October 2016 update
Plans to allow retired workers to reverse their pension arrangements and receive a cash lump sum have been scrapped.
Here’s what you need to know about the decision to abolish plans for a so-called secondary annuity market.
Annuities have generally always been seen as a type of financial product that, once set up, can’t be undone.
An annuity promises to pay the customer a certain rate of monthly income for the rest of their life, in return for a cash lump sum – usually paid out of the customer’s pension fund.
Dispelling pension myths
Until now, there has been no way of getting your money back on an annuity if you change your mind at some point down the line.
However, in 2015 the government announced plans to introduce a new system of secondary annuity sales. This means that, in some circumstances, annuity holders will in fact be able to trade in their annuities for a cash lump sum.
This policy is designed to level the playing field for people who retired before last year’s pension reforms were introduced and who therefore faced little choice but to buy an annuity.
What is an annuity?
When will second-hand annuity sales begin?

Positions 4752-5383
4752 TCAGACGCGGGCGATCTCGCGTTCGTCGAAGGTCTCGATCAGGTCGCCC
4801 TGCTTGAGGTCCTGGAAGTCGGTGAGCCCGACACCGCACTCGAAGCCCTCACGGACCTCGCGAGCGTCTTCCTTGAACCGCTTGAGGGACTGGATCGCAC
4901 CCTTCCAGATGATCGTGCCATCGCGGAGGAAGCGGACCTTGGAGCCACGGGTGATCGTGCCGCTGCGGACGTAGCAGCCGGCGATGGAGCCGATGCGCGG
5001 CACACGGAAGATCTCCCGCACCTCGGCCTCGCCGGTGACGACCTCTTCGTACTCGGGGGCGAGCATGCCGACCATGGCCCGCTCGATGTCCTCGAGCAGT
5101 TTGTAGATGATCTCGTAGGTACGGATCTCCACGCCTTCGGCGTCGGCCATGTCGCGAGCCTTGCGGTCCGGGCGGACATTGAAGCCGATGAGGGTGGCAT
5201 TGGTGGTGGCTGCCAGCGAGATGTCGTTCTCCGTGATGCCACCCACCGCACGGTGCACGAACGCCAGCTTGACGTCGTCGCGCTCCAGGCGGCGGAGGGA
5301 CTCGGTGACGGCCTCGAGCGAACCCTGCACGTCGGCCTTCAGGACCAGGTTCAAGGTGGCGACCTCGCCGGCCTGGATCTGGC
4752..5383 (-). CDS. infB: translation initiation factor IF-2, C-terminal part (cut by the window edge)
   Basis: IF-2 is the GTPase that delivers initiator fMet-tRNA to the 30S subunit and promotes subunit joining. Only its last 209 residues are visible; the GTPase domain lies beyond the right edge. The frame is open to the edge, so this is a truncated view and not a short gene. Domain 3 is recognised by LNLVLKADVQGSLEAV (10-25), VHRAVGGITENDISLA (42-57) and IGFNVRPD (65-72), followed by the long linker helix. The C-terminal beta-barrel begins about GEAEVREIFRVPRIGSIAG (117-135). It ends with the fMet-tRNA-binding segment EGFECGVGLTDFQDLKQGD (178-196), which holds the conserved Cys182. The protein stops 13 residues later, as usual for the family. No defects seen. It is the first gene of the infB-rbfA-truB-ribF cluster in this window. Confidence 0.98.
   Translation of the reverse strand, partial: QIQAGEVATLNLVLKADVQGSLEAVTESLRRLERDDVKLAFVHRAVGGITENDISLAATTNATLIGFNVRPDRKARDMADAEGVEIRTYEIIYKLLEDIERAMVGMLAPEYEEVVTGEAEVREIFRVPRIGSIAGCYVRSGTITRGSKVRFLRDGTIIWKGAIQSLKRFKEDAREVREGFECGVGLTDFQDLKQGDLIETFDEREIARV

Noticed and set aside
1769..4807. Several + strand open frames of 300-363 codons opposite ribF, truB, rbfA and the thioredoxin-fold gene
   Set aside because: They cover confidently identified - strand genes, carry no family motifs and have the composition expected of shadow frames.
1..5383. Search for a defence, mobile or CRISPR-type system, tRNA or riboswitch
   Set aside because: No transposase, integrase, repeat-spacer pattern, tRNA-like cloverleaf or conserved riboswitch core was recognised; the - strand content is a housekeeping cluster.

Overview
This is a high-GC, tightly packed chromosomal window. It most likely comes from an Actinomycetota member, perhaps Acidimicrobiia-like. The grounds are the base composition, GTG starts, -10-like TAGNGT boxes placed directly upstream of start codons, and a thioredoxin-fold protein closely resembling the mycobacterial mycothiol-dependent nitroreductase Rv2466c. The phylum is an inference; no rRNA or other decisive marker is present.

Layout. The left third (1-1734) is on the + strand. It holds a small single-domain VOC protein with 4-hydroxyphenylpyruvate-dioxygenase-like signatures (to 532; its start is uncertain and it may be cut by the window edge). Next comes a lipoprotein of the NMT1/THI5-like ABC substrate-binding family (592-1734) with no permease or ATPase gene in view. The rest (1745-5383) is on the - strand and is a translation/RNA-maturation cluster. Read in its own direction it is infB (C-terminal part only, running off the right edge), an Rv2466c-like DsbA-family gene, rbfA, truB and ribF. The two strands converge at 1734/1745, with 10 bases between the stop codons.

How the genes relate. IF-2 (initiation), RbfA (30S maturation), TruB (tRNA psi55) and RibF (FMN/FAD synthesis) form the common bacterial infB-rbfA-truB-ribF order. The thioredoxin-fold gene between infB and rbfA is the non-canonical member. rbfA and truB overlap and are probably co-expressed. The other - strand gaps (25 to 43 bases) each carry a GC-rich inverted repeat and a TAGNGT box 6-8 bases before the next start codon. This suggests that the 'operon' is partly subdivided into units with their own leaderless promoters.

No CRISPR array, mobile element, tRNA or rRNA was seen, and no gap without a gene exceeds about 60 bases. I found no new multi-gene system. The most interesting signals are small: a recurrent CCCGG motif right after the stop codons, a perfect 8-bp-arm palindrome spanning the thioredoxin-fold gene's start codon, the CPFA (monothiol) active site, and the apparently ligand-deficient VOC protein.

Although the change was originally due to be introduced this year, the latest date given by the government is April 2017.
The delay is intended to give civil servants, annuity companies and other financial firms time to work out exactly how the system will operate.
Who should sell their annuity?
When this policy was introduced, the government said that it would probably only be suitable for a minority of people to sell their annuities.
An annuity offers a guaranteed income stream until death, and it is unlikely to be in most holders’ interest to give this up.
However, if someone’s financial circumstances have changed – for example, if they have a new source of dependable income – they may prefer to sell their annuity and get the benefit of a lump sum payment.
Equally, people who felt they were forced to buy an annuity and who have adequate other pension income might be interested in selling.
One of the key considerations will be what kind of deal is being offered. The sale price of an annuity is likely to be far less than what was paid for it, and middlemen are likely to impose their own fees on such transactions.
The pros and cons of annuities
Who will buy second-hand annuities?
It is not yet clear what will happen to the sold annuities, or what level of demand there will be.
The government says that it expects institutional investors to buy them: so companies could buy up large numbers of second-hand annuities which will give them a guaranteed income stream for a period of several years.
Alternatively, the annuities could simply be sold on to other individuals. In this case, the new annuity holders might have to match the sellers to some extent – for example in terms of age, gender and/or medical history.
Don’t rush in
The message from government and financial experts is that people shouldn’t rush to sell their annuities: once an annuity is sold, the income guarantee it offers is lost. If you are considering this course of action, be sure to do your homework and seek advice in advance.
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